The anti-terror amendments introduced in such haste to the
parliament yesterday have a smell of Tampa about them. You may remember
how Howard introduced “emergency” legislation on August 29th, 2001, to
head off the threat posed by the arrival of the Tampa with Afghan,
Iraqi and Iranian asylum seekers aboard.

I was the sole MP in the House to oppose these laws, in defiance of the
majority of Australians who had swallowed the PM’s line (reinforced by
the likes of Peter Reith) that these people represented a threat to
Australia, indeed as Reith suggested, they could be potential
terrorists.

Fast forward to yesterday and again a law was introduced with much
fanfare and in haste to meet “specific information about a terrorist
attack.” As one commentator says today, Howard “used a megaphone to give
suspected terrorists notice of raids.” There’ll no doubt be an arrest
or two in the days ahead. There has to be, doesn’t there? But those
arrests could have been made under existing laws passed by parliament
in 2003.

The provisions rushed through the House yesterday, and the Senate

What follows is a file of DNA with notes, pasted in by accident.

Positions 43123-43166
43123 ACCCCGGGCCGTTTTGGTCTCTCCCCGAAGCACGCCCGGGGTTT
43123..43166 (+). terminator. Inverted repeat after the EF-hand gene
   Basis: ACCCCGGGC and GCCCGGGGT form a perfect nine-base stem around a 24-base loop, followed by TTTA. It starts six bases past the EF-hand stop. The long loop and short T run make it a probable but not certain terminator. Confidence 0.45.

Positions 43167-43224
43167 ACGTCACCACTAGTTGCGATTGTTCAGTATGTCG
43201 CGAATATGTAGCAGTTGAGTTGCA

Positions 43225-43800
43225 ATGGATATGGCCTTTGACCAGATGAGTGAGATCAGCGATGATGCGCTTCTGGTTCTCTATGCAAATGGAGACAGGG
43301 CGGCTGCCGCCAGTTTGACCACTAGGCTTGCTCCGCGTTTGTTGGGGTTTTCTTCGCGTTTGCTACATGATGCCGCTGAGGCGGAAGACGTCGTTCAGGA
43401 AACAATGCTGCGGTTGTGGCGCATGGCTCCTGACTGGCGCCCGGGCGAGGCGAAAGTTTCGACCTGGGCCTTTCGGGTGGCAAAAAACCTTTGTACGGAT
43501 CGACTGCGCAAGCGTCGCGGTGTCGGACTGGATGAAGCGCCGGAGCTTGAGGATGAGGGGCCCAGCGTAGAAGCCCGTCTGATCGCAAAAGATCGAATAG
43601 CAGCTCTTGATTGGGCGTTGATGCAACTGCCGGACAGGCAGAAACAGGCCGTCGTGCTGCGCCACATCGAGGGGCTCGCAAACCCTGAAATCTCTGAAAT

today, do not deal with specific terrorist threats. If they are meant
to cover preparations for “a” terrorist act, rather than “the” act
itself, then such planning is already covered under those 2003 laws. A
week ago the anti-terror laws were set to be introduced and passed in a
day, such was the “urgency.” Now we hear there’s to be a two-week
inquiry into the balance of the bills. The urgency has evaporated.

Last night Tony Blair’s government survived by just one vote on its
anti-terror legislation despite Labour’s whopping majority (Labour
members crossed the floor-horror!). John Howard seems to conceding some
ground to the overwhelming judicial and legal advice that our proposed
laws are anti-justice and anti-civil rights. But that doesn’t stop him
running a security red herring across the stage, especially when his IR
bills are so much on the nose.

CRIKEY: Peter Andren voted for the changes yesterday, but he told
Lateline he had “serious suspicion these amendments are far more about
politics than policing. I won’t oppose, but I am deeply sceptical of
the motives.” Peter Andren’s office also referred us to this article by Andrew Lynch from the University of NSW, in
today’s SMH.